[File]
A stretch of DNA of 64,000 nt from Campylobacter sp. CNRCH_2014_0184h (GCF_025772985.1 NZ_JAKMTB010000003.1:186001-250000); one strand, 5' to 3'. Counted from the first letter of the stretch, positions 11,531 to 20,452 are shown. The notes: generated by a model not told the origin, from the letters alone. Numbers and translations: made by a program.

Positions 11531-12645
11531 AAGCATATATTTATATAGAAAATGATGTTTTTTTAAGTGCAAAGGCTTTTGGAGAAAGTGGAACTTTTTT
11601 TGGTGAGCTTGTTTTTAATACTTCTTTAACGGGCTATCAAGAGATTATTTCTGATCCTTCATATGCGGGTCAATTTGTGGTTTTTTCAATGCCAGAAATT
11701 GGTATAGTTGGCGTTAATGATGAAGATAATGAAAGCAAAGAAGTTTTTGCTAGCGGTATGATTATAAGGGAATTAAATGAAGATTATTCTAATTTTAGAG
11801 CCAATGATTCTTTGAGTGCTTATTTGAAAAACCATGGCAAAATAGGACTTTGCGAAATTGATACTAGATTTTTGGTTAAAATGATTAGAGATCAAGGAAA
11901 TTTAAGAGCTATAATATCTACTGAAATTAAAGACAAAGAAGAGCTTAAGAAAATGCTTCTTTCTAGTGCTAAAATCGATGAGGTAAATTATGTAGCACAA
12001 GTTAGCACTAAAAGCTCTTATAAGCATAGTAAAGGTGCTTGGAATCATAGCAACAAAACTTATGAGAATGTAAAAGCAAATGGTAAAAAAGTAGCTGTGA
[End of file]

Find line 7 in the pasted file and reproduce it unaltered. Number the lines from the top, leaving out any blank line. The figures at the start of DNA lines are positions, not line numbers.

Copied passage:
11901 TTTAAGAGCTATAATATCTACTGAAATTAAAGACAAAGAAGAGCTTAAGAAAATGCTTCTTTCTAGTGCTAAAATCGATGAGGTAAATTATGTAGCACAA